Do You Have a Body Image Problem? Can you identify with the situation below?

Jane is 21 years old, a perfect size 8, and a wiz on the dance floor. But when Jane goes to her dance class, begins her jazz ballet warm-up and studies herself in the dance studio mirror, she sees a pudgy blob with fat thighs - not the well-conditioned body of a talented dancer. Jane doesn't consider that she has a body image problem, certainly doesn't recognise that this is a mental isssue, and just works harder trying to address what she sees as a 'physical' problem.

Although a 'distorted' body image is most frequently associated with people (predominantly females) who are 'thin' but see themselves as overweight or ugly, it is also an issue for people who are overweight.  Their own mental picture of themselves as either too too fat or too thin either drives them to lose weight or actually keeps them from losing weight.  There are two seperate issues here.

For example, it is easy to see that a woman who has a healthy body (or is dangerously thin) but sees herself as being overweight has a distorted body image. But not so easy when she IS overweight, sees herself as overweight, and no matter what she does, she can't lose weight for various reasons. Both people have a body image issue but it affects them in different ways and requires different approaches to address the issues.

We have found that there are different emotional drivers involved in keeping the image in place with both of the above situations. Using our approaches of Cognitive Behaviour Therapy (CBT), the Emotional Freedom Technique (EFT) and the Sedona Method we have frequently been successful in eliminating these emotions and achieving weight loss or weight gain to a healthier level.

For most women, self-esteem and social value are closely connected to physical appearance. But for women like Jane  it's even worse.


Women with anorexia nervosa may over-exercise (do 500 sit-ups a day, for instance) and abuse it just as they would abuse laxatives. Some doctors say there are women like Jane who are at risk of going from a regimen of healthy intensive training to anorexia; some experts are calling it 'anorexia athletica'.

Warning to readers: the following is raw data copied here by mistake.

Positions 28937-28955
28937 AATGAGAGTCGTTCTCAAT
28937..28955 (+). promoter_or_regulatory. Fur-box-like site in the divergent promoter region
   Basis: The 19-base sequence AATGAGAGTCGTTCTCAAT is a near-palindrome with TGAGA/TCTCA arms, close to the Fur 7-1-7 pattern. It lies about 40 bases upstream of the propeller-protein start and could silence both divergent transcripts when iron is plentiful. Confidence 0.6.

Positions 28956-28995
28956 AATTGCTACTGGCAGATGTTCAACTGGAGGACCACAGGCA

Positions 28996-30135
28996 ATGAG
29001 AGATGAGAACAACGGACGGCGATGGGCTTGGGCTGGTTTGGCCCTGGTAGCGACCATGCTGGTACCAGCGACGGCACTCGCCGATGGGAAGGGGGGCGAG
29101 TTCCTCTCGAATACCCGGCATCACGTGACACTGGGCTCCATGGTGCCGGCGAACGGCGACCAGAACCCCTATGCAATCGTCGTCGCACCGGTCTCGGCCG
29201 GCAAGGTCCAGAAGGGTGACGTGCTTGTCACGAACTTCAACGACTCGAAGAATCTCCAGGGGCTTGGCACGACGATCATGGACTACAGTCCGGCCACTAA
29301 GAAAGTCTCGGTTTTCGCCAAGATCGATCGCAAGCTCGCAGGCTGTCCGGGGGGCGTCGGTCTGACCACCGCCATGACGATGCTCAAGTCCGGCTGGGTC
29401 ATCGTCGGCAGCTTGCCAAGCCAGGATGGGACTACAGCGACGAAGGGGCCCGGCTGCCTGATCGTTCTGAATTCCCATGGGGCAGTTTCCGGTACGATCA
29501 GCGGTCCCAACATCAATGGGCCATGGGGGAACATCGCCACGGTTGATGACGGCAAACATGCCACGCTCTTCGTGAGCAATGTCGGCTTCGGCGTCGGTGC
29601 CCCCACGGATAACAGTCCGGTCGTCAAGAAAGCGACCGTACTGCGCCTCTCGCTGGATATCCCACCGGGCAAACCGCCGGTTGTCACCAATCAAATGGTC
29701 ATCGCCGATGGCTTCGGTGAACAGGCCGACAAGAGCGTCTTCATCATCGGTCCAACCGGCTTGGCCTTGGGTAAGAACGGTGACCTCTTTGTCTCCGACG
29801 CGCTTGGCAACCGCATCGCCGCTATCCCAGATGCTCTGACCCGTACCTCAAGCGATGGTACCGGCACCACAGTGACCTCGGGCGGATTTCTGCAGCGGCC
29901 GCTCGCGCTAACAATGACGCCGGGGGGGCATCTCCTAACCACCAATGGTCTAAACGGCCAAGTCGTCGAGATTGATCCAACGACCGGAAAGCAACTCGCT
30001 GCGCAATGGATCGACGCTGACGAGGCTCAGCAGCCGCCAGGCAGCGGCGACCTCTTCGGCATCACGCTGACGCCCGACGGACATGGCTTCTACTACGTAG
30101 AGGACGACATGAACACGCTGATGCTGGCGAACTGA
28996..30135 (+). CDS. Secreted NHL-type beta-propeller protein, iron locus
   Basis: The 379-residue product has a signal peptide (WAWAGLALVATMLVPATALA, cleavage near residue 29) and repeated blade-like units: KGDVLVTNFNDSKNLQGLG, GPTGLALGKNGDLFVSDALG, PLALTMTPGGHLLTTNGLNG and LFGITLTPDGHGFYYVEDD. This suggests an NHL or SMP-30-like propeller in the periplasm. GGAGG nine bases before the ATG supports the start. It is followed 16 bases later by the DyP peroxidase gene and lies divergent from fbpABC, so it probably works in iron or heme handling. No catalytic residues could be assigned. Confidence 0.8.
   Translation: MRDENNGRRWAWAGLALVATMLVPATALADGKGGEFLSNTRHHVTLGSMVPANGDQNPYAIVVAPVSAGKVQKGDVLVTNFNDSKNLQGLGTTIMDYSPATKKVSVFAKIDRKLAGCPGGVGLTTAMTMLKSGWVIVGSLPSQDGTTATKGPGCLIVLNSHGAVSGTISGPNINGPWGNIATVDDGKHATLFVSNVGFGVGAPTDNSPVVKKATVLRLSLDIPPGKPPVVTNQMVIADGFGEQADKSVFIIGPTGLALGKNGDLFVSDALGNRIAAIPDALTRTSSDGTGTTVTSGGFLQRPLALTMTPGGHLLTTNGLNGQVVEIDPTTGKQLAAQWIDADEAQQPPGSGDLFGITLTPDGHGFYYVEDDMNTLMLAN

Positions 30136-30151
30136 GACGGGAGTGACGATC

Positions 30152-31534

Professionals at the Women's College Hospital's Sport C.A.R.E. clinic in the US say "the female athlete triad" is a condition that includes disordered eating, ammenorhea (the loss of menstrual periods due to lower than normal body fat) and, eventually, osteoporosis.

For some of these women, disordered eating stems from a poor selection of the foods they consume. They may concentrate on fruits and vegetables, but may not get enough dairy or proteins, or even enough fluids.
They may see themselves as having to lose weight in order to perform better, so they drink and eat less."

Sports which tax the body -- running, for example -- may put women at risk if they don't replace the phenomenal amount of calories consumed by these high endurance sports. "Then there are the weigh-in sports like rowing and wrestling," Alleyne explains. "If they don't weigh what they should in their class, they just don't get to compete."

Female athletes and dancers have high expectations put on them on how they should manage their bodies.

"What is thin and fine for most women is not thin or fine in their world," says Lauren Goldhamer, a psychotherapist who runs a Body Image Group for dancers, athletes and fitness professionals.

Often these womens' friends have no clue that they're overly concerned with their body image. "You look great!" their friends tell them, but that's not how they feel.

Unfortunately many women judge themselves on the body image they see in a uni-dimensional mirror when a healthy body image should take in how they feel in movement, in clothes, and not just how they look in the mirror.

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